Junior doctors are endangering patients' lives by failing to seek help from consultants when they are out of their depth, the Health Service Ombudsman said yesterday.

Michael Buckley cited the case of a woman who developed complications after a gynaecological operation. She was admitted to hospital when her condition deteriorated but six junior doctors who were involved failed to ask a consultant for advice. The woman was transferred to the intensive care unit at Mid Staffordshire General Hospital the next morning, where she died later that day.

In his annual report, Mr Buckleyupheld a complaint from the woman's family, highlighting a series of shortcomings and criticised junior medical staff for not seeking opinions.

Mr Buckley revealed that his office received 2,595 complaints last year, of which 241 were investigated. Of the 204 investigations completed, more than three-quarters were about clinical decisions and two-thirds of the grievances were upheld. Six cases were reported in which junior doctors failed to call on superiors for advice, which he said was not surprising because so much health care was delivered by trainee doctors.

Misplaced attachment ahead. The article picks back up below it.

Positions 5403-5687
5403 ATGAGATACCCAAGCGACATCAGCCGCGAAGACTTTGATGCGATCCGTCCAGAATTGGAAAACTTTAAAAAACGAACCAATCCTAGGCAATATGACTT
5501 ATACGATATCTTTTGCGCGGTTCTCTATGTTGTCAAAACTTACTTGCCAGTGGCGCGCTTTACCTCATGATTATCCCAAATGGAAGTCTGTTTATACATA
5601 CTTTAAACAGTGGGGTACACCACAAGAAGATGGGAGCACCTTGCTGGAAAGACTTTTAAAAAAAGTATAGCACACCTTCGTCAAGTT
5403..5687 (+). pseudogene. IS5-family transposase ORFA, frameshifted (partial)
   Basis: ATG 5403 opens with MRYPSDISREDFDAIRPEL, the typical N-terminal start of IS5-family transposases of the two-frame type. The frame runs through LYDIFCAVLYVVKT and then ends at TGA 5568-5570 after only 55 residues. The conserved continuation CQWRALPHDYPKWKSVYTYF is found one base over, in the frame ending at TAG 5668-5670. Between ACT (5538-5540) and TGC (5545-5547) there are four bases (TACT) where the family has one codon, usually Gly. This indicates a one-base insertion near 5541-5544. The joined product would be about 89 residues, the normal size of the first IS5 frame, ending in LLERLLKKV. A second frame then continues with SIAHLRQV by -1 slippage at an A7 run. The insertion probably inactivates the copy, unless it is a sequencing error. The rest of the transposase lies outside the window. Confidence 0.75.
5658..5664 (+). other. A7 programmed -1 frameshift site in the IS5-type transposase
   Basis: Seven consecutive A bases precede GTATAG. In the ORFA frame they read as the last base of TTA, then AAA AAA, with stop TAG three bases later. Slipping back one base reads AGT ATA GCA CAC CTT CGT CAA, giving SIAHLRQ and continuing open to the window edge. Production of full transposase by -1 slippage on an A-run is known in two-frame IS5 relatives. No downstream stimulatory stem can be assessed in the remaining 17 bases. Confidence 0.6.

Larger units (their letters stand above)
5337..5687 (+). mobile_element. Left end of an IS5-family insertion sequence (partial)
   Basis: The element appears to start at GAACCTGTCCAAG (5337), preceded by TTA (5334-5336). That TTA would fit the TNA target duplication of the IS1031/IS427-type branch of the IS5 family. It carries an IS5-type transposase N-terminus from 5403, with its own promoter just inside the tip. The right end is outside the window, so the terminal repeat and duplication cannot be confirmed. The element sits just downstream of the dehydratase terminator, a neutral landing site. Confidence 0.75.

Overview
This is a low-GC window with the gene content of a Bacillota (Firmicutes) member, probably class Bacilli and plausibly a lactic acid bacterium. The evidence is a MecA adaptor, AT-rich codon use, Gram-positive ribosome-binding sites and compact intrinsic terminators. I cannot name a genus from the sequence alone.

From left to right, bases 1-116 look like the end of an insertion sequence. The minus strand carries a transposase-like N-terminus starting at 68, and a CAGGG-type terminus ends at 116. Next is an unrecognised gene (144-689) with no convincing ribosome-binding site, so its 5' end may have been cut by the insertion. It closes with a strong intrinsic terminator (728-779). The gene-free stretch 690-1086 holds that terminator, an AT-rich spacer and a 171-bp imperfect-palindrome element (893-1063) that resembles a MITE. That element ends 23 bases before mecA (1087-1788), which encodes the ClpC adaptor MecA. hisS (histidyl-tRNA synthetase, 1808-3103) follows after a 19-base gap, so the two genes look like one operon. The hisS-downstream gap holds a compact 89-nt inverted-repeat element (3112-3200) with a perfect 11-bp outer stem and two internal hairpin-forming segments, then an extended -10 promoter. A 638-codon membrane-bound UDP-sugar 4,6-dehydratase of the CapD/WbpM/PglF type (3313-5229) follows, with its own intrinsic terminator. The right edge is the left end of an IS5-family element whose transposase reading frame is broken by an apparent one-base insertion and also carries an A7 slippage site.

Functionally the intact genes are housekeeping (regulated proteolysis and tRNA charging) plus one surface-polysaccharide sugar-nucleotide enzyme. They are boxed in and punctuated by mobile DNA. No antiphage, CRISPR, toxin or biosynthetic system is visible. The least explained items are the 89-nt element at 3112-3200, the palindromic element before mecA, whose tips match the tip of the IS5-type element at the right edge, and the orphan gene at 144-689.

Among the reasons for failing to call upon senior clinicians was pressure of work, lack of availability of a consultant, errors of judgement and confusion over on-call arrangements.

Mr Buckley said: "These shortcomings did not determine the outcome of the cases, but did affect the standard of care." But he called on senior clinical staff to make sure junior staff had the support and supervision they needed.

He noted the link between the shortcomings in care delivery and the lack of resources. But he said: "The fact that resources are limited does not automatically exonerate the body concerned from responsibility for poor service or treatment."

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